Abstract: In Malaysia, the evolvement of national innovation system (NIS) is strongly influenced by national innovation policy and strategies proposed by government. This has resulted on shifting phenomenon of NIS from Triple Helix (TH) I to III in the last 68 years. The evolvement of NIS also has positively impacted and strengthen the role of universities, industries and governments in innovation and economy development. However, previous studies have illustrated the challenges faced by helixes especially the local universities in time of NIS shifting from TH I to III. This paper is aiming to revisited Triple Helix concept and the impact of innovation policymaking to innovation and economy performance. This paper is also to review the roles of universities in embarking on TH practices, identify the challenges to practice the model and the evolution of triple helix practices in context of Malaysia. The result from comprehensive review will allow researchers to establish a comprehensive understanding and knowledge on Malaysias NIS timeline in TH adoption.
    Keywords: Challenges; Triple Helix; Research Universities; Malaysia; Policy; Strategy.

  • Entrepreneurial Capabilities of Successful Firms: A Study of Small and Medium-scale Equipment Manufacturers in Nairobi, Kenya   Order a copy of this article
    by Radha Upadhyaya, Dorothy McCormick 
    Abstract: It is widely recognised that a favourable business environment helps businesses to survive and thrive in developing countries. Yet it is also true that some businesses manage to succeed even in places where the business environment is less than ideal. How does this happen? What capabilities have enabled successful entrepreneurs to overcome the challenges of their environment? To answer this question, this study explored the entrepreneurial capabilities of a group of 19 successful metalworking firms manufacturing food processing equipment in Nairobi. Theoretically the study is rooted in the resource-based view of the firm, which recognises both tangible and intangible resources as drivers of success and defines capabilities as the ability to use resources productively. The studys research design followed a mixed methods approach, using both the answers to a survey questionnaire and results of a set of qualitative interviews. The survey showed that the majority of firms attribute their success to the vision and leadership of the entrepreneur. The case study interviews revealed qualities such as flexibility, adaptability, and resilience to be key entrepreneurial capabilities. The study highlights four particular capabilities: capability to envision and lead into the future; resilience, flexibility, and adaptability; ability to hire and retain skilled workers; and ability to design products and processes. Theoretically, the paper largely upholds the resource-based view of the firm. An interesting note is that firms perspectives on capabilities emphasise the softer capabilities of entrepreneurs, which reside mainly in the knowledge-based strand of the resource-based view. The findings have implications for theory, policy, and further research.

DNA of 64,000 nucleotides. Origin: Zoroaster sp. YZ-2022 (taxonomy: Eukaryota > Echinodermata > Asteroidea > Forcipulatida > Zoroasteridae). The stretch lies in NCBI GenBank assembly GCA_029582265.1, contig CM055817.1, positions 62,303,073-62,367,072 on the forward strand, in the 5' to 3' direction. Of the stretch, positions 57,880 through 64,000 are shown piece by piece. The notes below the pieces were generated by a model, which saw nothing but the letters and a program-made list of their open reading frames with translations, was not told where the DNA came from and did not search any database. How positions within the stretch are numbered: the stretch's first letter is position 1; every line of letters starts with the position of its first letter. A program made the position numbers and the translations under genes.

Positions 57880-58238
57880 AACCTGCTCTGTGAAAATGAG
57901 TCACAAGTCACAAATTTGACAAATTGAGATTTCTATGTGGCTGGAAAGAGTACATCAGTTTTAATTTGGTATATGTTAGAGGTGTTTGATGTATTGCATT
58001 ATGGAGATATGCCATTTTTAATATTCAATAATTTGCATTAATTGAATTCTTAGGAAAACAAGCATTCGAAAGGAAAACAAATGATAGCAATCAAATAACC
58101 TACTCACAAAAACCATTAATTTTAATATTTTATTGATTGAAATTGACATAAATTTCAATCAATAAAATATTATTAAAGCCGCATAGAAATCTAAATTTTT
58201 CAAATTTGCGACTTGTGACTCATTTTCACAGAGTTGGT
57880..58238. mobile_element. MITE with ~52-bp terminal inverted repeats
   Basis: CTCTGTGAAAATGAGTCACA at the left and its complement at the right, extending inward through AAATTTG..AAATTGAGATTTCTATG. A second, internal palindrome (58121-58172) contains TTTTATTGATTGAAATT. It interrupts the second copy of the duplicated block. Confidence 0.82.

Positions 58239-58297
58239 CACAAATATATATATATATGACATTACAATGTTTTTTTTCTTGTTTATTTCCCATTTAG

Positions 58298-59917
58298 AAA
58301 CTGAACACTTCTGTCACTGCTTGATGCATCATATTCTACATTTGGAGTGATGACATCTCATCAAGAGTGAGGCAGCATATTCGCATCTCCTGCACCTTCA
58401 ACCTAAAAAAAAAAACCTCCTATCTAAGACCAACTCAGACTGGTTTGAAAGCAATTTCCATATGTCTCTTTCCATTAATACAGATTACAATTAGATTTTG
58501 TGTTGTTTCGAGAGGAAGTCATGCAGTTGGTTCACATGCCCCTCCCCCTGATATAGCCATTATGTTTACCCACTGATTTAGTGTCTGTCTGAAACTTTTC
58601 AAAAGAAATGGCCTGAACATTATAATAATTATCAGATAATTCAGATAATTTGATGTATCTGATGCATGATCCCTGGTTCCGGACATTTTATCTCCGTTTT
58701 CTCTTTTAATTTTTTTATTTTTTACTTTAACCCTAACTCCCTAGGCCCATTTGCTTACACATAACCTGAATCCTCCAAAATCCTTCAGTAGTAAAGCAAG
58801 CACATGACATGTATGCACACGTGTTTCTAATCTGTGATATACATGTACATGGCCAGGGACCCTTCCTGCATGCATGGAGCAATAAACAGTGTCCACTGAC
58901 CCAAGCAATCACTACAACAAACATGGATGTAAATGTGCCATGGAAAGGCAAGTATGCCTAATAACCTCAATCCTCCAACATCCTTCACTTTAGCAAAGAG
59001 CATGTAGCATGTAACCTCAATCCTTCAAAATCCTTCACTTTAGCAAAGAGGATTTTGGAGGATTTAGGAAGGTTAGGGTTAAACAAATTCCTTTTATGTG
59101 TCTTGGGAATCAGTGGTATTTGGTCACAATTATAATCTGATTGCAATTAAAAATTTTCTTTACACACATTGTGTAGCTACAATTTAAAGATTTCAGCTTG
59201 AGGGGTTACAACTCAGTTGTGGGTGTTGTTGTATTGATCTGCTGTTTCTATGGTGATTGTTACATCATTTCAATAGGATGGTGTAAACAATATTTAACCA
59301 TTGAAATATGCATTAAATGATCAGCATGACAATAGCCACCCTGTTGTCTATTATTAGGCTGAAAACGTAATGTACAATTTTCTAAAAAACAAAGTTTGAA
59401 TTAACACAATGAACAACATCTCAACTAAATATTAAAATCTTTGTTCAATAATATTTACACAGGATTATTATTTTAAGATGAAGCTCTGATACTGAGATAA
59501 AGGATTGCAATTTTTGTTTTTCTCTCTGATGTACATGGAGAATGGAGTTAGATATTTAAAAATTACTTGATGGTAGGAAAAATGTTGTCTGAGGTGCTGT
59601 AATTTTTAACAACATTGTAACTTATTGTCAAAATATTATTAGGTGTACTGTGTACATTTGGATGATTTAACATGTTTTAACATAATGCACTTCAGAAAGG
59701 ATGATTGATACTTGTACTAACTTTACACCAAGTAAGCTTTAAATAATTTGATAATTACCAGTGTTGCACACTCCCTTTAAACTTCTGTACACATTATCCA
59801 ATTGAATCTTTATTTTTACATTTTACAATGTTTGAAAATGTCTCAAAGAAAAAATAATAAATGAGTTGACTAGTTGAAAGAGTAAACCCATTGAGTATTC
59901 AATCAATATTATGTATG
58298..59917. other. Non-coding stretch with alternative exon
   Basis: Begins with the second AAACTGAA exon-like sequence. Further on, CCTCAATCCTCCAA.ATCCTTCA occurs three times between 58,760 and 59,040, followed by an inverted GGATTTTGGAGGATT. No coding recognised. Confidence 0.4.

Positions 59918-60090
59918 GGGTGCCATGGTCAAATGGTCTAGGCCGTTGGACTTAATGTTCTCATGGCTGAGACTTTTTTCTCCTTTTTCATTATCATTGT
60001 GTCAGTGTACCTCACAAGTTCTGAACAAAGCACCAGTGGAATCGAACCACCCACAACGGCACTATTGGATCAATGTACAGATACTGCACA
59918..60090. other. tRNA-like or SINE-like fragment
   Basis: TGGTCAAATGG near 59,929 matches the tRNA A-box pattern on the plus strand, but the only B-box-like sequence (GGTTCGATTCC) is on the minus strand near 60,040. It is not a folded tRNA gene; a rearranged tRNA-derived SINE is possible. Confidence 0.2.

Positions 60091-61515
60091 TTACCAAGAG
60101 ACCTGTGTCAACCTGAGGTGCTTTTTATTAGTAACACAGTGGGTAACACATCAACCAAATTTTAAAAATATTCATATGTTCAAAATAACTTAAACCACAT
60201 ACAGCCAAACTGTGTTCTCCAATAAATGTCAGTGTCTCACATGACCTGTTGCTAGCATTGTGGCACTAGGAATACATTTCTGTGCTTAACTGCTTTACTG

Keywords: entrepreneurship; industrialisation; firm capabilities; equipment manufacturing firms; Kenya; industrial policy.

  • Investigating the impact of technology and training on new service development through the mediating role of innovative behavior   Order a copy of this article
    by Iman Akour, Islam Bourini, Rawan Abukhait 
    Abstract: The current study investigates the impacts of orientation towards technological innovation and innovation-oriented training on development on new service development through the mediating role of Innovative Behaviour. Thus, data were collected and analyzed from 303 full-time employees working in the United Arab Emirates service sector. The data analyzed by using smart partial least square and the results reveal that Orientation Towards Technological Innovation (OTTI) and Innovation-Oriented Training and Development (IOTD) significantly influenced innovative employee behaviors, which consequently affect new service development. Moreover, innovative behaviors found to play a mediating role in the relationship between orientation towards technological innovation and innovation-oriented training, development, and new service development. These findings provide implications for managers about how to enhance a new service development program through technology, training, and innovative employee behaviors within developing economies.
    Keywords: Innovative Behavior; Orientation Towards Technological Innovation; New Service Development; and Innovation-Oriented Training and Development.